During the FOB, 30.6% of the patients presented no cough, 59.7% a moderate cough, and 9.7% an important cough. The evaluation by Puchner score was performed in 55 patients, among whom 51% showed no reaction. Slight grimaces, heavy grimacing, and agitation were noticed in 29.1%, 10.9% and 1.8% of patients, respectively (Fig. 1).

Fig. 1
figure1

Evaluation of the patient's comfort during the procedure using Puchner score (obtained for 55 patients)

Subjective perception of the procedure was assessed at 24 h in 50 patients (69.4%). The great majority of them (98%) could remember at least a part of the procedure, 78% felt “comfortable” or “very comfortable”, 96% suffered “no pain” or a “moderate pain” and 85.4% declared they would accept to repeat the procedure under the same conditions if needed (Table 4). Fifty-one percent of the physicians reported on their comfort performing the procedure and the median [IQR] score was 9 [8–10].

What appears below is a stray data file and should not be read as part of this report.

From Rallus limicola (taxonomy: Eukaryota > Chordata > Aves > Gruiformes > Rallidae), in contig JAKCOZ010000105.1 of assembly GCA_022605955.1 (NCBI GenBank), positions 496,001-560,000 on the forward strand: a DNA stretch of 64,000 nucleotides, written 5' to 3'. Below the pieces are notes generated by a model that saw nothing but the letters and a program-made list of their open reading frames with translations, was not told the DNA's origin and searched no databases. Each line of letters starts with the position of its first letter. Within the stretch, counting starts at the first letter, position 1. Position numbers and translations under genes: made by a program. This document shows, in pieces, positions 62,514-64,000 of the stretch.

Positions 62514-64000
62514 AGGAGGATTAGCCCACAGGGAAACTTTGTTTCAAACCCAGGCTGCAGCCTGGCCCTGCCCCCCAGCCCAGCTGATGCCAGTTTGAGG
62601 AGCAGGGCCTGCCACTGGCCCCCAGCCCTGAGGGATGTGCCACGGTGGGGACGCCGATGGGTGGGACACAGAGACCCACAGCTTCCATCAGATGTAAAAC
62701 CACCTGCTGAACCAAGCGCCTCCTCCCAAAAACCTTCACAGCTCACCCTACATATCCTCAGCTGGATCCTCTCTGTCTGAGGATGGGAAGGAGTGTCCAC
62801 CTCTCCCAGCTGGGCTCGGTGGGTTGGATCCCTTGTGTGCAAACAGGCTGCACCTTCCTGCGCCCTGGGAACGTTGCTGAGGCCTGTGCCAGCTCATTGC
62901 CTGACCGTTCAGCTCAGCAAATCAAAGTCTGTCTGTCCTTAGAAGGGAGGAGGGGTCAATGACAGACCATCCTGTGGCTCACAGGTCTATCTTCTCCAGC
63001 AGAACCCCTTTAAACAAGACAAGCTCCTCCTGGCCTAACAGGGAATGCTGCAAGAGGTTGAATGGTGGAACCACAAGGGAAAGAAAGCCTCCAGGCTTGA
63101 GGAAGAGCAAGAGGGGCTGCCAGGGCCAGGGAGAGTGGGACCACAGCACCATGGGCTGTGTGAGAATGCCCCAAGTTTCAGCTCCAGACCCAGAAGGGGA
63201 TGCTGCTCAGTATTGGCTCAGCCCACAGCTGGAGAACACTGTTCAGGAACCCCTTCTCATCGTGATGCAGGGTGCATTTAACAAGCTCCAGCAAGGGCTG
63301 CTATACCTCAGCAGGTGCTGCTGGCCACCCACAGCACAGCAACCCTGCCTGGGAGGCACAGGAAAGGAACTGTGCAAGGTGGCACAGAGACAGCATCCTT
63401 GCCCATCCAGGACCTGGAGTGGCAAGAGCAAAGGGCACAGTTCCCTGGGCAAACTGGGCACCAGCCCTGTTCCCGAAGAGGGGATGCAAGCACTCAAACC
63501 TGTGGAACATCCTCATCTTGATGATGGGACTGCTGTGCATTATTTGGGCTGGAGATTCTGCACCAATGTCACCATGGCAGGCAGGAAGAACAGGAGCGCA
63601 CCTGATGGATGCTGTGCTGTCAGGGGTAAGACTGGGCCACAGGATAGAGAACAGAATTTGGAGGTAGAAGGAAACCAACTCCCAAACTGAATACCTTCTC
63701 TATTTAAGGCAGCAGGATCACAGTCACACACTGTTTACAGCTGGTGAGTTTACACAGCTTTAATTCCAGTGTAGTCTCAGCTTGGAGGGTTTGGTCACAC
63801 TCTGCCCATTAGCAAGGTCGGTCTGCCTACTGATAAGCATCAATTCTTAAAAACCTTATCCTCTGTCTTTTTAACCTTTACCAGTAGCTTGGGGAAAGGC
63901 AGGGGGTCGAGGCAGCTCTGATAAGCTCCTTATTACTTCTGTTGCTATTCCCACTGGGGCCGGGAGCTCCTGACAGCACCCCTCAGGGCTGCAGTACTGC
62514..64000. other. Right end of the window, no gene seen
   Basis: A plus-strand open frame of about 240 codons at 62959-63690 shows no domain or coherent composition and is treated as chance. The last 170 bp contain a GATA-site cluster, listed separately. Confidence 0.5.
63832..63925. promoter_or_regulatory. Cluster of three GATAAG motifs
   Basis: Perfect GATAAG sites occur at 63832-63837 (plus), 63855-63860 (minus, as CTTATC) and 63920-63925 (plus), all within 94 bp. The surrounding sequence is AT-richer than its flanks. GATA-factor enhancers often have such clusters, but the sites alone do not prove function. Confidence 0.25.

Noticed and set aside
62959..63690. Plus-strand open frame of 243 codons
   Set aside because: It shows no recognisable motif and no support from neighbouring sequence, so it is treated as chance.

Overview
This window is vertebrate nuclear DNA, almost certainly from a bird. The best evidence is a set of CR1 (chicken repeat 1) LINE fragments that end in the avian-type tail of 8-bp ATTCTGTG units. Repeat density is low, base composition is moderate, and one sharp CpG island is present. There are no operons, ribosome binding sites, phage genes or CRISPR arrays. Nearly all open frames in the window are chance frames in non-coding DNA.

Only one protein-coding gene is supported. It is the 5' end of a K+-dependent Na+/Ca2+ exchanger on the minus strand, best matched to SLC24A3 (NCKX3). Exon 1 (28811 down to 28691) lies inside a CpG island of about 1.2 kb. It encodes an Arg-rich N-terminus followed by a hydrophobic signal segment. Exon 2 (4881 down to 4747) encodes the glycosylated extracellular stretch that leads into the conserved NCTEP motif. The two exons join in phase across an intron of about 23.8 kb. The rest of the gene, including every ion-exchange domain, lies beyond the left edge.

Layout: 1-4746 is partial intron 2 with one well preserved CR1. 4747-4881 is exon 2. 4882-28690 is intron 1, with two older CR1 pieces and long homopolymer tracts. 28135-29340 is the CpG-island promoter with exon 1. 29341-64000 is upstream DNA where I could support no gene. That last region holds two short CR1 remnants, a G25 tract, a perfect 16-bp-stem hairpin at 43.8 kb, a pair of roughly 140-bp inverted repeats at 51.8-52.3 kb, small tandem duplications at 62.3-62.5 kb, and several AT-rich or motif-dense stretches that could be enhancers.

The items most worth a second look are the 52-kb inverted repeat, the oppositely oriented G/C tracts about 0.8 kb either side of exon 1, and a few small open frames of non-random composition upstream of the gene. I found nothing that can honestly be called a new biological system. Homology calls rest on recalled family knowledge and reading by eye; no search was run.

Table 4 Evaluation of patient’s comfort and perceptions (assessed in 50 patients). Results are presented as n (%)

Discussion

This study showed that the use of remifentanil TCI for FOB was feasible, safe and enabled comfortable examination settings for the patients as well as for the physicians in charge of the procedure. This analgesic protocol was well tolerated despite being performed in ICU patients with respiratory failure.